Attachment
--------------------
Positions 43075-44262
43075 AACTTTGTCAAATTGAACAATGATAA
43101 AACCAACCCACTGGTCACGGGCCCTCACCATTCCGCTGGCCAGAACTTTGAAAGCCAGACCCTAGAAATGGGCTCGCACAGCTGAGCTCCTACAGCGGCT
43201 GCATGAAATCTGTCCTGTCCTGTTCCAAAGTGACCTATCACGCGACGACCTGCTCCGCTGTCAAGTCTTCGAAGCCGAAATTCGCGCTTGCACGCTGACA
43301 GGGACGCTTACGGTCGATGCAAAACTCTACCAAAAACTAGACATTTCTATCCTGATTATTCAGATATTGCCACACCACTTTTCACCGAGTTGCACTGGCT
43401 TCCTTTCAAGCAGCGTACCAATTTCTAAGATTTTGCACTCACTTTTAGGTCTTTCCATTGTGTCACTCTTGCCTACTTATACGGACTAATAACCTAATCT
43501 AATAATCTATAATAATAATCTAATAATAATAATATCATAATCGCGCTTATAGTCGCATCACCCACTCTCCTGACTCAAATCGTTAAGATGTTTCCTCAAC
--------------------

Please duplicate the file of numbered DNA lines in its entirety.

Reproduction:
Positions 43075-44262
43075 AACTTTGTCAAATTGAACAATGATAA
43101 AACCAACCCACTGGTCACGGGCCCTCACCATTCCGCTGGCCAGAACTTTGAAAGCCAGACCCTAGAAATGGGCTCGCACAGCTGAGCTCCTACAGCGGCT
43201 GCATGAAATCTGTCCTGTCCTGTTCCAAAGTGACCTATCACGCGACGACCTGCTCCGCTGTCAAGTCTTCGAAGCCGAAATTCGCGCTTGCACGCTGACA
43301 GGGACGCTTACGGTCGATGCAAAACTCTACCAAAAACTAGACATTTCTATCCTGATTATTCAGATATTGCCACACCACTTTTCACCGAGTTGCACTGGCT
43401 TCCTTTCAAGCAGCGTACCAATTTCTAAGATTTTGCACTCACTTTTAGGTCTTTCCATTGTGTCACTCTTGCCTACTTATACGGACTAATAACCTAATCT
43501 AATAATCTATAATAATAATCTAATAATAATAATATCATAATCGCGCTTATAGTCGCATCACCCACTCTCCTGACTCAAATCGTTAAGATGTTTCCTCAAC